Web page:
152 HISTORICAL NOTICES OF KHOTAN [Chap. VII
that even thus the rich storehouse of notices on ancient Khotan which the Chinese Annals and similar historical works contain is still far from being exhausted 4.
The Tibetan notices of Khotan history bear a very different character. They are contained in four texts forming part of the great canonical collections of Tibetan Buddhism, and claiming to contain Buddha's predictions concerning events which were to take place in Li-yul or Khotan. The text described as ` The Annals of Li-yul ' seems the largest and most important among these. To Mr. W. W. Rockhill, scholar and diplomatist, belongs the merit of having first called attention to these texts, and of having furnished systematically arranged abstract translations from them in his Life of the Buddhas. Mr. Rockhill's analysis makes it appear very probable that . they are translations or adaptations from works written in the language of Khotan. That these works reproduced traditions, legendary or historical, then current in Khotan becomes evident from the substantial agreement which the stories related in the Tibetan texts about the foundation of the Khotan kingdom, about the origin of various Buddhist sanctuaries, &c., show with the corresponding legends recorded by Hsüan-tsang.
There is no definite indication of the date when the translations were made or the original texts composed. Yet it seems probable that the latter could not have differed much in character and contents from those Khotan chronicles to which Hsüan-tsang alludes, and from which his accounts of various ancient shrines and traditions are likely to have been borrowed directly or indirectly. The Tibetan texts may thus claim the merit of having preserved for us at least a reflex of what traditional records Khotan itself possessed during the centuries immediately preceding the Muhammadan era. But it does not require a prolonged inquiry to realize that the information supplied by them is, notwithstanding its indigenous origin, greatly inferior in historical value to that of our Chinese sources. A perusal of Mr. Rockhill's extracts shows that, apart from the legendary traditions recorded about the origin of the Khotan dynasty and people, and about that of certain prominent Buddhist shrines, the ` Annals of Li-yul ' acquaint. us only with a long string of royal names diversified by occasional reference to pious foundations and matters of doctrine. The same holds good also of the information given about the last twenty-eight kings who are not specified by Mr. Rockhill, but whose names will be found in the supplementary extracts which Mr. F. W. Thomas, the learned librarian of the India Office, has been kind enough to place at my disposal °.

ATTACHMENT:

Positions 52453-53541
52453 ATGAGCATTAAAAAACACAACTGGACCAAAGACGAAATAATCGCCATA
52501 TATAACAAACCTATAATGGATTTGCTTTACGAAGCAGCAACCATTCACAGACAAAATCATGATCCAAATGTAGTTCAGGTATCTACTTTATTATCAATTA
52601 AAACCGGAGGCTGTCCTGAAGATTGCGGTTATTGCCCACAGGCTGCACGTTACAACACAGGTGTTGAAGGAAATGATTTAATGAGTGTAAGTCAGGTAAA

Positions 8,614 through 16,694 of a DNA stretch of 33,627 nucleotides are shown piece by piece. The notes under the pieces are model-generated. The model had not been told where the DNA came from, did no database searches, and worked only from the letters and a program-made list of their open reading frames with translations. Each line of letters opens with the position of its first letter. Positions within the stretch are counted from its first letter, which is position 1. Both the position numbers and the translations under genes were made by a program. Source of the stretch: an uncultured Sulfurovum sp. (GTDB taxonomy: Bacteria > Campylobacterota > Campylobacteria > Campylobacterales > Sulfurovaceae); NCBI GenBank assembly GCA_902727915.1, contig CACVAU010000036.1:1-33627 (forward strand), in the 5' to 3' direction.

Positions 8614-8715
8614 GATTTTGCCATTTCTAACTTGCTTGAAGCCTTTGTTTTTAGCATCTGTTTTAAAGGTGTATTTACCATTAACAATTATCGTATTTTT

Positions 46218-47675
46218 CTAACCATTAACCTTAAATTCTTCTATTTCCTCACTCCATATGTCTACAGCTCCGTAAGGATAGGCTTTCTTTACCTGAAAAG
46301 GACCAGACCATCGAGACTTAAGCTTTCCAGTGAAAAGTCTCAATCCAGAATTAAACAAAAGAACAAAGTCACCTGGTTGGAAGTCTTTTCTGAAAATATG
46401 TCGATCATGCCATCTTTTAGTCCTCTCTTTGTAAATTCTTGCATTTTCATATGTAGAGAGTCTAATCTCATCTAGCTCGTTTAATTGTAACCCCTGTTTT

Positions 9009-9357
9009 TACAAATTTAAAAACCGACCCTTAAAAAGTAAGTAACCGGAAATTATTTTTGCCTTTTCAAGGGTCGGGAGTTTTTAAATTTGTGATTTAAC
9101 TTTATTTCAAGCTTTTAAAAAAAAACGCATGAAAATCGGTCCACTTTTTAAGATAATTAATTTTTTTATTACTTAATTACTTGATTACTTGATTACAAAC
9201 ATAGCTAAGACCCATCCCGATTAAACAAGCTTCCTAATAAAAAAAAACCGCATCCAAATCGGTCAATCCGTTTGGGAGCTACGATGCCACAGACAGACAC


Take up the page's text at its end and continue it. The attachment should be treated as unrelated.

In the present state of our knowledge it is difficult to form any definite view as to the critical value to be attached to this long traditional list of kings or to any specific part of it. Leaving aside the legendary founder of the dynasty, who is represented as a son of King Moka, no chronological indications are furnished to us. None of the royal names, which are all Indian and formed with Vijaya- as their first part, has so far been found on coins or in the ancient
documents discovered. If the latter portion of the list is authentic the reigns specified in it
must partly at least fall within the period of the Tang dynasty, for which the Chinese Annals give us relatively ample information about the rulers of Khotan. The repeated references made to dynastic relations with China and to Chinese ministers at Khotan seem to confirm
4 Compare Dr. Bushell's remark in Hoernle, Report on C.-A. antiquities, ii. Supplem. p. 3.
s See Rockhill, Life of the Buddha, pp. 23o-48.
The texts extracted are : (r) The Annals of Li-yul', from the Tanjur, vol. xciv (u), foil. 426-44; (2) The Prediction (vyàkarana) of Li-yul ', ibid. foil. 420-5 ; (3) The prediction of the Arhat Sanghavardhana', ib. foll. 412-20 ; (iv) ` The Go§rnga Vyâkarana' from the Kai jur,
vol. xxx, folL 336-54. In the case of the last-named text, which seems to form a kind of ` Mâhâtmya' or legendary of the sacred site of Gosrnga (Kohmâri) to be discussed below (chap. viii. sec. i ; comp. S. Lévi, Notes Chinoises sur l'Inde, iv. p. 39), the colophon distinctly records that it ' was translated into Tibetan from the language of Li-yul' ; see Life of the Buddha, p. 23r.
Compare, for these extracts, Appendix E.